System assumption Closed system Open system

Job design premise Division of labor Flexibility

Structure Rigid Fluid

Relation to others Individual Team player

Employee orientation Task Customer

Management Supervisor Coach and facilitator

Technology Replace human effort Assist service delivery

Information Efficiency Effectiveness


Walk through audit
Walk-Through-Audit

  • Service delivery system should conform to customer expectations.

  • Customer impression of service influenced by use of all senses.

  • Service managers lose sensitivity due to familiarity.

  • Need detailed service audit from a customer’s perspective.


Quality and productivity improvement process
Quality and Productivity Improvement Process

  • Foundations of Continuous Improvement - Customer Satisfaction - Management by Facts - Respect for People

  • Plan-Do-Check-Act (PDCA) Cycle

  • Problem Solving (10 steps)


Quality tools
Quality Tools

  • Check Sheet

  • Run Chart

  • Histogram

  • Pareto Chart

  • Flowchart

  • Cause-and-Effect Diagram

  • Scatter Diagram

  • Control Chart


Check sheet
Check Sheet

Month Lost Departure Mechanical Overbooked Other

Luggage Delay

January 1 2 3 3 1

February 3 3 0 1 0

March 2 5 3 2 3

April 5 4 4 0 2

May 4 7 2 3 0

June 3 8 1 1 1

July 6 6 3 0 2

August 7 9 0 3 0

September 4 7 3 0 2

October 3 11 2 3 0

November 2 10 1 0 0

December 4 12 2 0 1

Total 44 84 24 16 12




Cause and effect chart for flight departure delay fishbone chart
Cause-and-Effect Chart for Flight Departure Delay (Fishbone Chart)

Equipment

Personnel

  • Gate agents cannot process passengers quickly enough

Too few agents

Aircraft late to gate

Agents undertrained

Late arrival

Agents undermotivated

Gate occupied

Agents arrive at gate late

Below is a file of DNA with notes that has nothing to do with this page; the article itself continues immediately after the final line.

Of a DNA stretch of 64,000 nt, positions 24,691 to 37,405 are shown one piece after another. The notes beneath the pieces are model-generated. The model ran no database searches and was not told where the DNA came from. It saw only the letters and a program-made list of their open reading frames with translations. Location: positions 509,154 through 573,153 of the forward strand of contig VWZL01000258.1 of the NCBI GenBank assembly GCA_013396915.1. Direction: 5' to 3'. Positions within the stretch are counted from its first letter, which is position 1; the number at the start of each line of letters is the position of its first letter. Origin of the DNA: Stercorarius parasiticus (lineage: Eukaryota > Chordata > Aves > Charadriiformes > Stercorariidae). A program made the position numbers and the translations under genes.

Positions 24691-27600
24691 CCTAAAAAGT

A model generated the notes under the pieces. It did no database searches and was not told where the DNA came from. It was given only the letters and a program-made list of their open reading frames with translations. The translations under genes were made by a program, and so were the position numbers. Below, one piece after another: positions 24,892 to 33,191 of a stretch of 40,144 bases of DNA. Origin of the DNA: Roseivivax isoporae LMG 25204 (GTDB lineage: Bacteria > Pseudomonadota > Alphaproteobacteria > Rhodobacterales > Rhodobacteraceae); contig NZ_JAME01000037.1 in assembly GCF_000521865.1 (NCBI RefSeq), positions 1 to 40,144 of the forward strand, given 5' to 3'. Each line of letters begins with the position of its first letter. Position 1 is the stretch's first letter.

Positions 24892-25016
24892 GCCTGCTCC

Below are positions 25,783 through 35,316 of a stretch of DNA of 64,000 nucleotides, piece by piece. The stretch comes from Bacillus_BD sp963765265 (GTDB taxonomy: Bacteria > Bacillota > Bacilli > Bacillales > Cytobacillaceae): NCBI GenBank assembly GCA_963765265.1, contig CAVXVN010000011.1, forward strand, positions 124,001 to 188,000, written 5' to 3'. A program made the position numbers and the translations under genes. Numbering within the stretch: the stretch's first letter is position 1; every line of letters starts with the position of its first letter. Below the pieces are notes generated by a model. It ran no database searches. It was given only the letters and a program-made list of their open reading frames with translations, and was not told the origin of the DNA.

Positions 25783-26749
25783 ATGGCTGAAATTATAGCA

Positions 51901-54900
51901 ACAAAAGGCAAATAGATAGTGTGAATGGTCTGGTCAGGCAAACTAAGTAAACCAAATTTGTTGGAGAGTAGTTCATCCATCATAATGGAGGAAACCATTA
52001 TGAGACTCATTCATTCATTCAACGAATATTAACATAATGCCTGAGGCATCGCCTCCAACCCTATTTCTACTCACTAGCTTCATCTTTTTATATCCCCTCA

Other

Mechanical failures

Late cabin cleaners

Late pushback tug

Weather

Late or unavailable cabin crews

Air traffic

Late or unavailable cockpit crews

Delayed

Flight

Departure

Poor announcement of departures

Weight and balance sheet late

Delayed checkin procedure

Late baggage to aircraft

Confused seat selection

Late fuel

Passengers bypass checkin counter

Late food service

Checking oversize baggage

Issuance of boarding pass

Acceptance of late passengers

Cutoff too close to departure time

Desire to protect late passengers

Material

Desire to help company’s income

Poor gate locations

Procedure



Flowchart
Flowchart Chart)



Control chart of departure delays
Control Chart of Departure Delays Chart)

expected

Lower Control Limit

1998

1999


Corporate programs for quality improvement
Corporate Chart)Programs for Quality Improvement

  • Marriott Personnel Programs

  • Zero Defects (Crosby)

  • Deming’s 14 Point Program

  • Malcolm Baldrige Quality Award

  • ISO 9000

  • Benchmarking


Topics for discussion
Topics for Discussion Chart)

  • Could firms in the “world-class service delivery” stage of competitiveness be described as “learning organizations?”

  • Contrast the philosophies of “continuous improvement” and “process reengineering.” Is there a role for both points of view in services?

  • Compare the philosophies of Deming (i.e 14-point) and Crosby (i.e. Zero Defects).

  • What are the limitations of “benchmarking?”


The museum of art and design
The Museum of Art and Design Chart)

  • Critique the WtA gap analysis. Awareness of Exhibits Information Experience Visitor Habits Facilities Language

  • Could there be other explanations for the gaps?


The museum of art and design1
The Museum of Art and Design Chart)

  • Make recommendations for closing the gaps found in the WtA.

  • How can the servicescape help in self-selecting customers and employees?


Mega bytes restaurant
Mega Bytes Restaurant Chart)

  • How is the Seven-Step Method (SSM) different from Deming’s PDCA cycle?

  • Prepare a cause-and-effect or fishbone diagram for a problem such as “Why customers have long waits for coffee.” Use Figure 18.17 as a guide.

  • How would you resolve the difficulties that study teams have experienced when applying the SSM?


The seven step method
The Seven-Step Method Chart)

  • Step 1: Define the project

  • Step 2: Study the current situation

  • Step 3: Analyze the potential causes

  • Step 4: Implement a solution

  • Step 5: Check the results

  • Step 6: Standardize the improvement

  • Step 7: Establish future plans